Dan Needleman’s name graces only one door in Harvard’s Northwest science building, but it appears on the websites of no fewer than four different entities within the university: the John A. Paulson School of Engineering and Applied Sciences (SEAS), the Department of Molecular and Cellular Biology (MCB), Biophysics, and the FAS Center for Systems Biology. It should come as no surprise then, that he has recently received tenure as the both Gordon McKay Professor of Applied Physics (SEAS) and Professor of Molecular and Cellular Biology (FAS). “The research my group does is interdisciplinary so, it gets cross-listed everywhere,” says Needleman in his rich baritone, one of his big, easy laughs reaching up to the corners of his blue eyes. The books that line the shelves of his light, airy office are similarly diverse, ranging from population genetics to theoretical physics to calculus. While the topic of each book is confined to the pages between its covers, Needleman set his sights on combining aspects of different scientific fields into a single career years before “interdisciplinary” became a buzzword touted by universities and corporations alike. Relaxed and affable, Needleman seems to have found the serenity that comes from achieving the ideal of finding something you like doing and doing it well, despite the fact that his “something” is a combination of some of the most intellectually challenging subjects around: active matter physics and cell biology.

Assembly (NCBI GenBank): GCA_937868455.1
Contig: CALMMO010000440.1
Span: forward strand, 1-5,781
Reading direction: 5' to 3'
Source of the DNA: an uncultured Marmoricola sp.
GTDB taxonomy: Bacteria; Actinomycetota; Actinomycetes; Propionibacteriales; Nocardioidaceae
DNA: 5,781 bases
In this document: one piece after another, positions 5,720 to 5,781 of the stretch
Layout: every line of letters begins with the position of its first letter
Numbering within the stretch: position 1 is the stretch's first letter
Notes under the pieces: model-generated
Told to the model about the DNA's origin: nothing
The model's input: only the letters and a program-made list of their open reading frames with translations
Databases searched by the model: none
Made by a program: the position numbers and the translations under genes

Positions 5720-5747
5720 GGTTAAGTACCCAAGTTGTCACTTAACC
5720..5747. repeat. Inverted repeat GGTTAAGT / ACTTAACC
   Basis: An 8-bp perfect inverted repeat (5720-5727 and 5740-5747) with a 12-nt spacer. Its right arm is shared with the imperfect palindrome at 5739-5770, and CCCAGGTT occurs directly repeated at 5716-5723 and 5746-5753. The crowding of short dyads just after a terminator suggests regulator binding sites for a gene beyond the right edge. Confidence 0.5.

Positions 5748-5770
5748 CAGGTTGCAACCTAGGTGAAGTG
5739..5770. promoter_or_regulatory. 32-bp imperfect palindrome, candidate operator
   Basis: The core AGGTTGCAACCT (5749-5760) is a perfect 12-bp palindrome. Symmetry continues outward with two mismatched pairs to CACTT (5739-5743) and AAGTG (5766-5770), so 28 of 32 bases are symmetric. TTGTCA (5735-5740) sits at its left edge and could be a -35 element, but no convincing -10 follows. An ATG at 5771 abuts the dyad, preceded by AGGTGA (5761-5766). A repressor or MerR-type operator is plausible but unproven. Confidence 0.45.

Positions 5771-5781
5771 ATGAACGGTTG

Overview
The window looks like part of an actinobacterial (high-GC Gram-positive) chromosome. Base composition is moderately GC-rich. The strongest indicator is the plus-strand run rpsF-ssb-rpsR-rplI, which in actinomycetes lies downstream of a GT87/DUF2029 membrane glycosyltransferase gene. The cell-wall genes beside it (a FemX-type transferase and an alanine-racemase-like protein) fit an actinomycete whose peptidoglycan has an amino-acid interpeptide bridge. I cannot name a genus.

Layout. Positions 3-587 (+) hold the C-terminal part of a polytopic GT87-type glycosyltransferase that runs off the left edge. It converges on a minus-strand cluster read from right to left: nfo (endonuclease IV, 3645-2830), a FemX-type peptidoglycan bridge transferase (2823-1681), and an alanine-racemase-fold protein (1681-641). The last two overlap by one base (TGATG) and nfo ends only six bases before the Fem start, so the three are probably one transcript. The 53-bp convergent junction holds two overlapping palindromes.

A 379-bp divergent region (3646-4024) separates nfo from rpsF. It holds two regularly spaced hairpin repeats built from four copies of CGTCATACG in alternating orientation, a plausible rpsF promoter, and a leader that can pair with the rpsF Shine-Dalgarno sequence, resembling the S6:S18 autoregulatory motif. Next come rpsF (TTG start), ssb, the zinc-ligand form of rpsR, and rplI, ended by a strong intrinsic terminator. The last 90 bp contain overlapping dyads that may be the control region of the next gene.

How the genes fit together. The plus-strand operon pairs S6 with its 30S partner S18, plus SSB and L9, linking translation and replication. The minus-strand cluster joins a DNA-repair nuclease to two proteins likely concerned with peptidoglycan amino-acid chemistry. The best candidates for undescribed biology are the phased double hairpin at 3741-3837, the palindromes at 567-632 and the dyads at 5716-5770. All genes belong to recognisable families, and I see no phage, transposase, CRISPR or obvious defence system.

Needleman credits his parents’ academic mindsets (his father is an engineering professor, his mother was a psychiatrist) with making him “interested in thinking about stuff” during his childhood in Providence, RI. Not exactly sure where to direct that thinking, he wandered through Economics, Chemistry, and Computer Science during his undergraduate years at Brandeis University before finding himself in the lab of physics professor (now emeritus) Bob Meyer. “I really liked the clear way he thought about problems; that really influenced me,” says Needleman. “He approached the challenge of understanding the world by using a combination of theory and quantitative experiments, which I found to be very logical and interesting.” Needleman’s interests were heavily leaning toward biology (he worked on ion channels with Chris Miller and neuroscience with Larry Abbott), but he wanted to use Meyer’s physics-driven approach to analyze and understand biological problems. “I decided to go forward academically with physics and then come back to biology later, because I felt that I had to really learn the principles of physics before I could effectively work at the intersection of those two fields,” he says.